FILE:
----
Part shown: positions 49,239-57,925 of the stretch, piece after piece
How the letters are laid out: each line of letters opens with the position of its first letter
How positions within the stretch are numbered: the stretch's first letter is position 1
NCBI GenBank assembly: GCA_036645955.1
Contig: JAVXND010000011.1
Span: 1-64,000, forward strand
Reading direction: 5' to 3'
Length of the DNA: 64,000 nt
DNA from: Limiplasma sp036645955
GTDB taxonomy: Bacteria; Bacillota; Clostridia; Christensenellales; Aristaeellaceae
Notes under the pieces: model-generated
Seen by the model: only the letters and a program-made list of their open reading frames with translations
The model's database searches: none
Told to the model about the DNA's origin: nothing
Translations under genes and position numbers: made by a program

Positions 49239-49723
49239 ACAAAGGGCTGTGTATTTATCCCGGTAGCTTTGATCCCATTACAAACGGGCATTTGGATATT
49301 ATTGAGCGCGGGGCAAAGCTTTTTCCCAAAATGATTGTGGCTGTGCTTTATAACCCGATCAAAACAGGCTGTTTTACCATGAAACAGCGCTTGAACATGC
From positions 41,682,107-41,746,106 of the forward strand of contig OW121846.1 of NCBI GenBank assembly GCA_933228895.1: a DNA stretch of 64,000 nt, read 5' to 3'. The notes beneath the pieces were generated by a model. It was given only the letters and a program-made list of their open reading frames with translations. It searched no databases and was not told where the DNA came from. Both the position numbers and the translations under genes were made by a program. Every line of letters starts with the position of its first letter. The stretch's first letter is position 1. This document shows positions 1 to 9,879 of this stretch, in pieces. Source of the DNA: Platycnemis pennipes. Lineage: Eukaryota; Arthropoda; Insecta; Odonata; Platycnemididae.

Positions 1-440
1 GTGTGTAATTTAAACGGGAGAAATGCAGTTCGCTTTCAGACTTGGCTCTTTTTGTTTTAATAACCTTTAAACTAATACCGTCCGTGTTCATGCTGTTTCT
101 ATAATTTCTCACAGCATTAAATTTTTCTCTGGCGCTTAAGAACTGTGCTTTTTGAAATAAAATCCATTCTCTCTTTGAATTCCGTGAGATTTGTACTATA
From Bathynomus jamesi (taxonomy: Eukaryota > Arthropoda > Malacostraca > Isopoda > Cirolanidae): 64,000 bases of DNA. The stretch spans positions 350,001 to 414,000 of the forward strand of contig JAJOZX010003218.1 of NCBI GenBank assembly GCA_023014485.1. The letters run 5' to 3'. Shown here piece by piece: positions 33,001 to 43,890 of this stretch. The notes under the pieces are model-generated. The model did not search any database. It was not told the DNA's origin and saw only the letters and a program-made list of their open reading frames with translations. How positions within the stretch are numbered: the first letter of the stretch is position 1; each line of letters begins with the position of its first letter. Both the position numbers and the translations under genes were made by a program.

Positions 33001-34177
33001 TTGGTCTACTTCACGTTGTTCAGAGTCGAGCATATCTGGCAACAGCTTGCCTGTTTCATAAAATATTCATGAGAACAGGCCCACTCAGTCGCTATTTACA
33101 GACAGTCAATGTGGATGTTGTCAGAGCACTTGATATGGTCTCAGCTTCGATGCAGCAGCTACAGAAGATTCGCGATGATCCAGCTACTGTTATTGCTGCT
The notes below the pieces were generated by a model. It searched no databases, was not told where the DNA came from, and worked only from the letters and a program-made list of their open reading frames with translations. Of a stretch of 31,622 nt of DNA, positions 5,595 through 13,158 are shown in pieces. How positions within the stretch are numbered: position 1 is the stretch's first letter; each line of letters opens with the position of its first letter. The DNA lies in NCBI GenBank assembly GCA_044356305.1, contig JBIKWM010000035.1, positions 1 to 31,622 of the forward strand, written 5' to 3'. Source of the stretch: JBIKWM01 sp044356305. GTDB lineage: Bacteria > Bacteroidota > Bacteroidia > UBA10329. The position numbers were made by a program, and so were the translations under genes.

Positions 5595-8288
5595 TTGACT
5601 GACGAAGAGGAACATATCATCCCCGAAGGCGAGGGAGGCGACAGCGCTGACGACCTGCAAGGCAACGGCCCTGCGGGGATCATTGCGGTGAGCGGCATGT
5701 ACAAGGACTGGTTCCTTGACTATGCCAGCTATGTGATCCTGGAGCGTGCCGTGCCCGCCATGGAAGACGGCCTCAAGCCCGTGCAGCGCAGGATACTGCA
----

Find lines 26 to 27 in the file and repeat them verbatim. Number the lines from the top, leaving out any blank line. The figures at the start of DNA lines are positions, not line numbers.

33101 GACAGTCAATGTGGATGTTGTCAGAGCACTTGATATGGTCTCAGCTTCGATGCAGCAGCTACAGAAGATTCGCGATGATCCAGCTACTGTTATTGCTGCT
The notes below the pieces were generated by a model. It searched no databases, was not told where the DNA came from, and worked only from the letters and a program-made list of their open reading frames with translations. Of a stretch of 31,622 nt of DNA, positions 5,595 through 13,158 are shown in pieces. How positions within the stretch are numbered: position 1 is the stretch's first letter; each line of letters opens with the position of its first letter. The DNA lies in NCBI GenBank assembly GCA_044356305.1, contig JBIKWM010000035.1, positions 1 to 31,622 of the forward strand, written 5' to 3'. Source of the stretch: JBIKWM01 sp044356305. GTDB lineage: Bacteria > Bacteroidota > Bacteroidia > UBA10329. The position numbers were made by a program, and so were the translations under genes.